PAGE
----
Yoga for happy hips
Do you experience issues with your hips? In this article, you’ll learn all about the hip joint, what particular emotions and mental qualities are associated with hips and enjoy a deep yin yoga sequence for happy hips.
If you have been to a yoga class, you probably know already that it is not just the physical body that the ancient practice affects. Feeling tense and uneasy in a yoga position extends past the inflexibility of the muscles, and may be an indication of the past traumas, unresolved stressful experiences and suppressed emotions stored in your body.
Yoga teaches that the body, mind and spirit coexist in union without separation.
Yoga is an integrative practice, the purpose of which is spiritual growth, and thus it affects not only your physiological state but your mental and emotional bodies at the same time. Yoga teaches that the body, mind and spirit coexist in union without separation. If you repetitively experience stress, feel threatened or emotional or have something worrying on your mind, all these can affect the state of your physical body as well. For instance, you may recall clenching in your body and tightening in your tissues, as a response to the aforementioned situations.
Seasonal yoga practitioners and yoga teachers often talk about emotional breakthroughs and energy shifts that happen on a yoga mat (and off it), which may reveal themselves through tension release, tears streaming down the cheeks, pulsations or temperature changes within the body, along with insightful realisations and behavioural pattern recognition, among others. Ancient yogis had a very deep understanding of the connection of the body, mind and spirit, and we can also see this mind–body correlation through the modern findings of how the mental and emotional states affect our physiology.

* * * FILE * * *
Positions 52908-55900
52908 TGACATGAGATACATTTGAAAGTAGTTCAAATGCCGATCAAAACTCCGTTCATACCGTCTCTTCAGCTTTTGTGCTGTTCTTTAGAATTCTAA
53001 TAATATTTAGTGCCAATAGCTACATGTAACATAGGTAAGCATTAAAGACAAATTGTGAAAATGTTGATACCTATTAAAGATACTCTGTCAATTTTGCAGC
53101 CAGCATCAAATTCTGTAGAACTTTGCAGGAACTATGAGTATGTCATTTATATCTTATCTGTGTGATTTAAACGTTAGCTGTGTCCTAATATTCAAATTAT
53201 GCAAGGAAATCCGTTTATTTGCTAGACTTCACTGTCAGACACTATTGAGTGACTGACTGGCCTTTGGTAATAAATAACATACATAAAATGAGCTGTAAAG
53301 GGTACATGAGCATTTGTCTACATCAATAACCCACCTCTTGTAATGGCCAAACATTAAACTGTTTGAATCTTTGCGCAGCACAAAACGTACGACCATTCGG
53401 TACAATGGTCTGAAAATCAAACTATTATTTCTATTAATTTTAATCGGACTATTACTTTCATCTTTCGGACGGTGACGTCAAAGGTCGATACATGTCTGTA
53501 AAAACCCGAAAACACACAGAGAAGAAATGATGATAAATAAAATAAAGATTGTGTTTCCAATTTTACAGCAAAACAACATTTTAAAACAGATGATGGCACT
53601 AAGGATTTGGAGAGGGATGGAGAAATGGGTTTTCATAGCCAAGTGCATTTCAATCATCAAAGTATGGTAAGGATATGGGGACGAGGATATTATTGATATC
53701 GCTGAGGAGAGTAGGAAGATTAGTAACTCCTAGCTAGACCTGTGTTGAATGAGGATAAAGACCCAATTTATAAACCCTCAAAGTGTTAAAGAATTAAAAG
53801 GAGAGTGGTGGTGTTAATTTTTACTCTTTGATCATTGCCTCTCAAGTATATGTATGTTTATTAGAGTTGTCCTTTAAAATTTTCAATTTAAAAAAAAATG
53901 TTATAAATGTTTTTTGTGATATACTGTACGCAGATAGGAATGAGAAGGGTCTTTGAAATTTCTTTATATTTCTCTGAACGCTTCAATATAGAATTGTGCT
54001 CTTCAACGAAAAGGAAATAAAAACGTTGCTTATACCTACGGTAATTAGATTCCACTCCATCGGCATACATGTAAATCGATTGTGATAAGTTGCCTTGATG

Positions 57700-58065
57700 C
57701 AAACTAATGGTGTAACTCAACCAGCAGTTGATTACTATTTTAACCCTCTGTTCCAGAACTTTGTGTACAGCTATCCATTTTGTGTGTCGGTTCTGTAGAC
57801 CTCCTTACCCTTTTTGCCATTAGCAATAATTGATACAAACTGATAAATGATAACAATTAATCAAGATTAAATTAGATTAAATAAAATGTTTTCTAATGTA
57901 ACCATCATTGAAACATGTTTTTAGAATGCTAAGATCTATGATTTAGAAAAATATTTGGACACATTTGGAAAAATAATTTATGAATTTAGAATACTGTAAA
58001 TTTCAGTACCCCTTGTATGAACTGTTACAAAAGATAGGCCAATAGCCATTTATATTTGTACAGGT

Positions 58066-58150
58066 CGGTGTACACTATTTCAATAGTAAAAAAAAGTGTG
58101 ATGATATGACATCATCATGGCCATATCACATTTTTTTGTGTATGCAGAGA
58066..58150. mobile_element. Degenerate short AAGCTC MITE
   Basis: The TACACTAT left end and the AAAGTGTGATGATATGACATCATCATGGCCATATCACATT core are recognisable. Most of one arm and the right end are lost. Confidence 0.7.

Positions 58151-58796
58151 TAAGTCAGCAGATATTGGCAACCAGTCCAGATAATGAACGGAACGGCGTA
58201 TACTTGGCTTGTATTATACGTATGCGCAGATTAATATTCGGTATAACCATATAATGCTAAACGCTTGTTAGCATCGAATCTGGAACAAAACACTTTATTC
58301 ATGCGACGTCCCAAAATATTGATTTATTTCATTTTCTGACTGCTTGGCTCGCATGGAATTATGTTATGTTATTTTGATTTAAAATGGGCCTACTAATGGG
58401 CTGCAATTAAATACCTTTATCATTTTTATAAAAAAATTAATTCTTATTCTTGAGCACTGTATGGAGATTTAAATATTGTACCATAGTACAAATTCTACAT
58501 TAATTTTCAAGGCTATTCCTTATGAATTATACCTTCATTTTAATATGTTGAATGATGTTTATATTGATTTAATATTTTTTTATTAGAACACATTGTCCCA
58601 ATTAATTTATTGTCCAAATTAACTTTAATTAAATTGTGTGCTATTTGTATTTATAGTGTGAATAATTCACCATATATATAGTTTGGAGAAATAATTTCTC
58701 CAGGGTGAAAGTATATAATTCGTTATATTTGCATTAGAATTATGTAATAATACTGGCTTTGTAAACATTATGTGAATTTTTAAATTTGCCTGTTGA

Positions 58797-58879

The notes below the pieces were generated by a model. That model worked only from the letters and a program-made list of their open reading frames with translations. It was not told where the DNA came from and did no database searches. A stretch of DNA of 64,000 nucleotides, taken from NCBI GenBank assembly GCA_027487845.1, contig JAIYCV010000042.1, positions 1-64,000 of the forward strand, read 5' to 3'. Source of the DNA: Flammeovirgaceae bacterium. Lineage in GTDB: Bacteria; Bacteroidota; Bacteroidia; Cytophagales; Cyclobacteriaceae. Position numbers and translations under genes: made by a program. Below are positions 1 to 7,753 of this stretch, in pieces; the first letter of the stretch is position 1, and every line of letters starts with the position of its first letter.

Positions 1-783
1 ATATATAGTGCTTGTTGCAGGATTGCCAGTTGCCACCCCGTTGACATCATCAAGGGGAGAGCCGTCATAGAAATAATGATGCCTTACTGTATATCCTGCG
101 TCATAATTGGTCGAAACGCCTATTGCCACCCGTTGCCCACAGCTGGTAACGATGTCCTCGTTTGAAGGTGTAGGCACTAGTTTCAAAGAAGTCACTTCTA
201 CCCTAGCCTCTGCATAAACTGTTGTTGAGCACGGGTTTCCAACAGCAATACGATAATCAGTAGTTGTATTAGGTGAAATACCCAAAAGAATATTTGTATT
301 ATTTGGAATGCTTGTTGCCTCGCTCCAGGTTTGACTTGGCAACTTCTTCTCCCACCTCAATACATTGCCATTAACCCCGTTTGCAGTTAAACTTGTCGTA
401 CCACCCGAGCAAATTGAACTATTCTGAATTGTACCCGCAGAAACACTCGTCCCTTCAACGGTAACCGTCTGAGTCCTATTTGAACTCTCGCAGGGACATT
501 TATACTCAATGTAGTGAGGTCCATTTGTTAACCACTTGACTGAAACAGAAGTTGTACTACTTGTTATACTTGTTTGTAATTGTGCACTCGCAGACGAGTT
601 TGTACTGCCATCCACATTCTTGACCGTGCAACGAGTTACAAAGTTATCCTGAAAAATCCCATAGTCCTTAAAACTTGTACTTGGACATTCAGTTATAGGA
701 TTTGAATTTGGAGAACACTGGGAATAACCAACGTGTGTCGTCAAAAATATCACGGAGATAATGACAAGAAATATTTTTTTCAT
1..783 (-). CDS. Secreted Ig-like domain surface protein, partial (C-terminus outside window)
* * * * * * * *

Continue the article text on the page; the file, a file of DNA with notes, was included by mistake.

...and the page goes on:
You may also be aware of a now-popular concept of “issues in hip tissues” relating to the hips, and how hip opening and stabilising postures are so vital not just for the health of the hips, but also for your emotional balance.
… training the body to become still and facilitating self-inquiry through observation of the physical, mental and emotional patterns that may reveal themselves throughout the extended duration of a yin pose.
This article will examine what a hip is, how your subtle body is connected to tightness in the hips, what particular emotions and mental qualities are associated with hips in accordance with Traditional Chinese Medicine meridian and chakra theories, followed by an introduction to a deep yin practice of longer-held poses sequenced to “make your hips happy”.
What is a hip?
A hip is a ball and socket joint which provides hips with movement, and is made of two bones: pelvis and femur (a thigh bone, the longest singular bone in your body). The femur bone has a head (femoral head), which fits into the hip socket (acetabulum), forming a hip joint.
Each hip is surrounded by ligaments, tendons and muscles on four sides: top of the thigh (four quadriceps and four hip flexors), inner thigh (five adductors), back of the thigh (four hamstrings), and outer thigh (three gluteal muscles, six external rotators and iliotibial band).